How does an author change voices?

I’m delighted to have Wendy Lozano here at Choices. She and I have known each other since we worked on our high school newspaper together – and that’s a long time. After an absence of many years, we reconnected while she carried out a successful career in academia and I worked for the aerospace industry. Coincidentally we are both novel writers now.  Her novel, The Fifth Sun, will be out next week.

Here Wendy shares how she had found her author’s voice after writing in her academic voice during her academic career – similar to my transition from technical writing to creative writing. I find the transition fascinating. I hope you will too.


Changing Voices

by Wendy Lozano

When I wrote my first historical novels in the ‘70s, my name was Wendy Lozano. Writing  seemed really easy to me then. I just fantasized about being in a particular time and place, did some research, and then wrote down my fantasy. I didn’t worry about voice or point of view. They were mine. The only professional editing I ever got were the requests to make the manuscript longer and the sex more explicit.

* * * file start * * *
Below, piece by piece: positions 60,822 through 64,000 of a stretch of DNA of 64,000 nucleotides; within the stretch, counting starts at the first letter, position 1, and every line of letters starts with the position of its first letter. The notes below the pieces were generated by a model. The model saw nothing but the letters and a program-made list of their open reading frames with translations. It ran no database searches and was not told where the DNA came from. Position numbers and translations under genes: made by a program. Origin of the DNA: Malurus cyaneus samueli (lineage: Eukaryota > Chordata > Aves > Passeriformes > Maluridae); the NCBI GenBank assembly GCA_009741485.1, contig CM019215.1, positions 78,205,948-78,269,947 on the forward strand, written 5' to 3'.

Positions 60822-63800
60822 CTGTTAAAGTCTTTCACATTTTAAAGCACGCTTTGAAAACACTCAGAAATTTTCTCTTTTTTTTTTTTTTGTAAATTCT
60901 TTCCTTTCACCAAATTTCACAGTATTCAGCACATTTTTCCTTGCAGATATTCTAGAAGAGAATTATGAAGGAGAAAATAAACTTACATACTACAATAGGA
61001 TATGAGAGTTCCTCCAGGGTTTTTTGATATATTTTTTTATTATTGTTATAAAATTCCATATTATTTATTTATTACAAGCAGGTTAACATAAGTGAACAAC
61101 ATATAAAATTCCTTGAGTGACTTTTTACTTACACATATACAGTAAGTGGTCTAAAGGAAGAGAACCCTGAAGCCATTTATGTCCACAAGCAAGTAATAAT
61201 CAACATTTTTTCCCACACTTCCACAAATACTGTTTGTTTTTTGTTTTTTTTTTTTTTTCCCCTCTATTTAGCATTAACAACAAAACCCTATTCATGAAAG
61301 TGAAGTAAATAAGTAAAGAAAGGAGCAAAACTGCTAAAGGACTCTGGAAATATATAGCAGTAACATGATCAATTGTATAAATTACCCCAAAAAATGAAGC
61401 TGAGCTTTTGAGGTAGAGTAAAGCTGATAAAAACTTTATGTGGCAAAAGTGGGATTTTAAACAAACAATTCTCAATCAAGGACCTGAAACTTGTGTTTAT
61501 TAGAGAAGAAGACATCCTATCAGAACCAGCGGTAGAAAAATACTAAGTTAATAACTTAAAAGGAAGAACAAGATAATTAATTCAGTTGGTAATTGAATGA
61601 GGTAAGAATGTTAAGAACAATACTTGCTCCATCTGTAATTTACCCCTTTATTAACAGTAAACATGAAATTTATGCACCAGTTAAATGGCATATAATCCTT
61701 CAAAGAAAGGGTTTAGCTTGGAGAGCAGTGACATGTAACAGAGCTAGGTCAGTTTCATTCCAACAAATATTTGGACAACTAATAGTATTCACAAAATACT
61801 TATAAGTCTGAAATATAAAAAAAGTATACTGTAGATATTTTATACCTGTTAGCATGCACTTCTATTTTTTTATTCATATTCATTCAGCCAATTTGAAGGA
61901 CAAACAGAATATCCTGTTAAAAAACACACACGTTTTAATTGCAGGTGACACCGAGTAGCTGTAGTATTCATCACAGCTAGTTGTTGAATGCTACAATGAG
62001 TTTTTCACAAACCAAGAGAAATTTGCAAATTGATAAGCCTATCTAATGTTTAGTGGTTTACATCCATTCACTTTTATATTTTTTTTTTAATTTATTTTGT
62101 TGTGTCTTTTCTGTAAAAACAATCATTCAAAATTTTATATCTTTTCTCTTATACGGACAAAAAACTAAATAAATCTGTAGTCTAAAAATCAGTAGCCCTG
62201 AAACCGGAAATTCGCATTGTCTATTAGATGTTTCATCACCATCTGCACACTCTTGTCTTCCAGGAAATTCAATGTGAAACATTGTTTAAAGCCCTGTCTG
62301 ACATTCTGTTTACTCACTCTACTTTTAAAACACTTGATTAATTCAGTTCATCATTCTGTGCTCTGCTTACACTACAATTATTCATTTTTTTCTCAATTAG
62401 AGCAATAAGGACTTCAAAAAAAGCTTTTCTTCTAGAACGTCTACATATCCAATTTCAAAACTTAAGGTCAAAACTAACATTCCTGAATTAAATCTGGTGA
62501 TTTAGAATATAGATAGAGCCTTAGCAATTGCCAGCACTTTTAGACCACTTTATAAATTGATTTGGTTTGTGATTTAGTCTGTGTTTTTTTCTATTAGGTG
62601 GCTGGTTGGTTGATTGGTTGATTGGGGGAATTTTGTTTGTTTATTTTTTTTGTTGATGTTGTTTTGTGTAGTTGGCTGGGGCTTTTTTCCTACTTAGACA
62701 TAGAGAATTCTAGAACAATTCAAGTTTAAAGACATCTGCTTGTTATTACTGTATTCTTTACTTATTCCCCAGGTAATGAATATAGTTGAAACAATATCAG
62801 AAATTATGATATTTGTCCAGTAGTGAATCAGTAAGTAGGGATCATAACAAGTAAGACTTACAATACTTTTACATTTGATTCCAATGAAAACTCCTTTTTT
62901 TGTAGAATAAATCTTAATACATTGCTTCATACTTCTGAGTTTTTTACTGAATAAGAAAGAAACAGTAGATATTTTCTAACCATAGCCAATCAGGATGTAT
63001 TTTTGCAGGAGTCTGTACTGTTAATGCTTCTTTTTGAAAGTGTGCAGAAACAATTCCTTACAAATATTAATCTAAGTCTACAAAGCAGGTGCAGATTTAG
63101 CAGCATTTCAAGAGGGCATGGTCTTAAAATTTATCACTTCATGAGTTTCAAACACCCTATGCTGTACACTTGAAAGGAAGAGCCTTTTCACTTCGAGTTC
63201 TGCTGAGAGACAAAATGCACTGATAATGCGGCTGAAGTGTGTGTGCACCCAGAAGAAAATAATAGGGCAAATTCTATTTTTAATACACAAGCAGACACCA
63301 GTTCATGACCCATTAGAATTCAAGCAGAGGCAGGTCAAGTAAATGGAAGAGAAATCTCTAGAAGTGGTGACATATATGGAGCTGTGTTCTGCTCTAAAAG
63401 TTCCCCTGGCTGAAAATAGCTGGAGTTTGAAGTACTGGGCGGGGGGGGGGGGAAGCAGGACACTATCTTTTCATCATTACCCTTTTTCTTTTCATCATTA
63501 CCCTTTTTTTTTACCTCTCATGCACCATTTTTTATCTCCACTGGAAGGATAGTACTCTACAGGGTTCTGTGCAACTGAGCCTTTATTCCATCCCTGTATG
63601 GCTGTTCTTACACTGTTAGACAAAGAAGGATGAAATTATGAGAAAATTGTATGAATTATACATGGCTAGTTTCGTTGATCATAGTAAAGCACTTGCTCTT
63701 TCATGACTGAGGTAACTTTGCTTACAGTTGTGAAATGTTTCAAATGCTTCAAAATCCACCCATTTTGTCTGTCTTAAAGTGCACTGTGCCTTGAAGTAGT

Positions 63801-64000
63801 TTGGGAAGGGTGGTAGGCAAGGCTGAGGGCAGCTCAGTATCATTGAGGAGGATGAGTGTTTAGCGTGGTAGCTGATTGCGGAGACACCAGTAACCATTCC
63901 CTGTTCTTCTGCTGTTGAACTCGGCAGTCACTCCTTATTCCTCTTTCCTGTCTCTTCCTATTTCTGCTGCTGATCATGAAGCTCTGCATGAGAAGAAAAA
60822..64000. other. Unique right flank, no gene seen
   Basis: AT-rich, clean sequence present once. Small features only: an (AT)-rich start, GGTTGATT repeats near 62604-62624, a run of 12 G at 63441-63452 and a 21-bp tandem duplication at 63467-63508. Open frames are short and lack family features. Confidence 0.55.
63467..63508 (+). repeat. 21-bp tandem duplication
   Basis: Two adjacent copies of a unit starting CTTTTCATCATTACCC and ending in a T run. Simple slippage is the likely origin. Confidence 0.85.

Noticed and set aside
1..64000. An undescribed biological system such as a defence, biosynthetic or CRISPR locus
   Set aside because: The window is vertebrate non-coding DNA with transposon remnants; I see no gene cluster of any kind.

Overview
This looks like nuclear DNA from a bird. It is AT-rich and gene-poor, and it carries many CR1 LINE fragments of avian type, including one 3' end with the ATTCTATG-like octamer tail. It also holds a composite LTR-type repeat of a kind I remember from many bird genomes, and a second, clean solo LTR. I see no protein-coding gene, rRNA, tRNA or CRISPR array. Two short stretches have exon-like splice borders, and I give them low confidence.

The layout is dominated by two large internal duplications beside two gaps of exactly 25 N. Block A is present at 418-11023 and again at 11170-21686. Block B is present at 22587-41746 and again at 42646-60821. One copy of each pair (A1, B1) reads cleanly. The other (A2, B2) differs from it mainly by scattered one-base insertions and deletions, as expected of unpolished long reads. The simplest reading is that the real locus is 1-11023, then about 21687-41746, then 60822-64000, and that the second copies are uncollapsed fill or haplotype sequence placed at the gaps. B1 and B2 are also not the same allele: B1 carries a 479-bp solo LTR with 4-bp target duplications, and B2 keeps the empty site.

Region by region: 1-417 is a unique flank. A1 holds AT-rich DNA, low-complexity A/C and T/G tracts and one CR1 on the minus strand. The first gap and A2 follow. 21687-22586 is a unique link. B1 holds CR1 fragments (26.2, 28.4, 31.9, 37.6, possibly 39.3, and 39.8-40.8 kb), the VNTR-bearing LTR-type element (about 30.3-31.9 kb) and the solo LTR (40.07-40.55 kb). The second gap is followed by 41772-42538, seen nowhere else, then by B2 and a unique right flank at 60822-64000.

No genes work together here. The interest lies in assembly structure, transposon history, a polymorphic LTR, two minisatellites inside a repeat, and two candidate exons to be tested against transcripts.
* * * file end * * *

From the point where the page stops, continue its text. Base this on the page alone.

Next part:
I had dropped out of college after the first quarter of my freshman year, and returned to finish my undergrad work 13 years later. In the meantime, I had acted off Broadway, played the guitar and sung in coffee houses and bars, demonstrated puppets, moved to Europe, and married someone who became a Spanish pop star. To say that my background was colorful when I returned to the United States and decided to go back to college is an understatement.

I put myself through my undergrad working as a cocktail waitress and bartender. It was while tending bar on a golf course on a Marine Corps station that I wrote my first books. I once told a reporter that I wrote them “between drinks,” not thinking how that would sound.

The Academic Voice

The books helped pay for graduate school, where I studied the social sciences – not English literature. I was disappointed when my first paper received a B instead of the A I expected. There were several whited-out comments from the professor on the pages, which I carefully restored with white-out erase. To my chagrin, he had thoroughly lambasted my writing, saying that it was pop-culture, and not at all what was required in the academy.

So I set about learning the Academic Voice. That meant using declarative sentences, in clear, authoritative phrases that demonstrated my control over the topic at hand. I learned to use “academic hedging” to protect my claims, such as writing “the data suggest” rather than “the data show.” I initially found it strange that the hedging demonstrated my control, but I got pretty good at it.